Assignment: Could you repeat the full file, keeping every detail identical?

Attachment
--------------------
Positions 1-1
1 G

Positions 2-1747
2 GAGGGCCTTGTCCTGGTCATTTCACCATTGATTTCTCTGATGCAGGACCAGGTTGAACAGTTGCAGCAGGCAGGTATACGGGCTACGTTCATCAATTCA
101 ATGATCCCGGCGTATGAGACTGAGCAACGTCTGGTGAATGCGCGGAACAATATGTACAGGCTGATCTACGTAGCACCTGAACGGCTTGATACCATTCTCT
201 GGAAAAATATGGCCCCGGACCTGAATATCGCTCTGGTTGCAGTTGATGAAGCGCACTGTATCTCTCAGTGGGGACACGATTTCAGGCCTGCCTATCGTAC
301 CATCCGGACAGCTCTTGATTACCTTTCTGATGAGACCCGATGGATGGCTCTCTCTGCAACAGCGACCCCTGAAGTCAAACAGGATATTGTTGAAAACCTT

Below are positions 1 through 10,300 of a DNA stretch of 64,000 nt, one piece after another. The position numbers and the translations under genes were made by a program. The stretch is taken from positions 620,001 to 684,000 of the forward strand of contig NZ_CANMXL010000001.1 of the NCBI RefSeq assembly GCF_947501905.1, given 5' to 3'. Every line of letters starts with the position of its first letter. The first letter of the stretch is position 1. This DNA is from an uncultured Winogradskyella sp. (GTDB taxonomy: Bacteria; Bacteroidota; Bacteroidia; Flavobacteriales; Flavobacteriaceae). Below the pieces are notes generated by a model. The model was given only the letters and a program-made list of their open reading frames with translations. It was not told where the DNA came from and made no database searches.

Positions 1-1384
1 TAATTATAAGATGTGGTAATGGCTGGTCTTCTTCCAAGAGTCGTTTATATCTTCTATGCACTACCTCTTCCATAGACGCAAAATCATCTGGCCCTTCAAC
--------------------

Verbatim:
Positions 1-1
1 G

Positions 2-1747
2 GAGGGCCTTGTCCTGGTCATTTCACCATTGATTTCTCTGATGCAGGACCAGGTTGAACAGTTGCAGCAGGCAGGTATACGGGCTACGTTCATCAATTCA
101 ATGATCCCGGCGTATGAGACTGAGCAACGTCTGGTGAATGCGCGGAACAATATGTACAGGCTGATCTACGTAGCACCTGAACGGCTTGATACCATTCTCT
201 GGAAAAATATGGCCCCGGACCTGAATATCGCTCTGGTTGCAGTTGATGAAGCGCACTGTATCTCTCAGTGGGGACACGATTTCAGGCCTGCCTATCGTAC
301 CATCCGGACAGCTCTTGATTACCTTTCTGATGAGACCCGATGGATGGCTCTCTCTGCAACAGCGACCCCTGAAGTCAAACAGGATATTGTTGAAAACCTT

Below are positions 1 through 10,300 of a DNA stretch of 64,000 nt, one piece after another. The position numbers and the translations under genes were made by a program. The stretch is taken from positions 620,001 to 684,000 of the forward strand of contig NZ_CANMXL010000001.1 of the NCBI RefSeq assembly GCF_947501905.1, given 5' to 3'. Every line of letters starts with the position of its first letter. The first letter of the stretch is position 1. This DNA is from an uncultured Winogradskyella sp. (GTDB taxonomy: Bacteria; Bacteroidota; Bacteroidia; Flavobacteriales; Flavobacteriaceae). Below the pieces are notes generated by a model. The model was given only the letters and a program-made list of their open reading frames with translations. It was not told where the DNA came from and made no database searches.

Positions 1-1384
1 TAATTATAAGATGTGGTAATGGCTGGTCTTCTTCCAAGAGTCGTTTATATCTTCTATGCACTACCTCTTCCATAGACGCAAAATCATCTGGCCCTTCAAC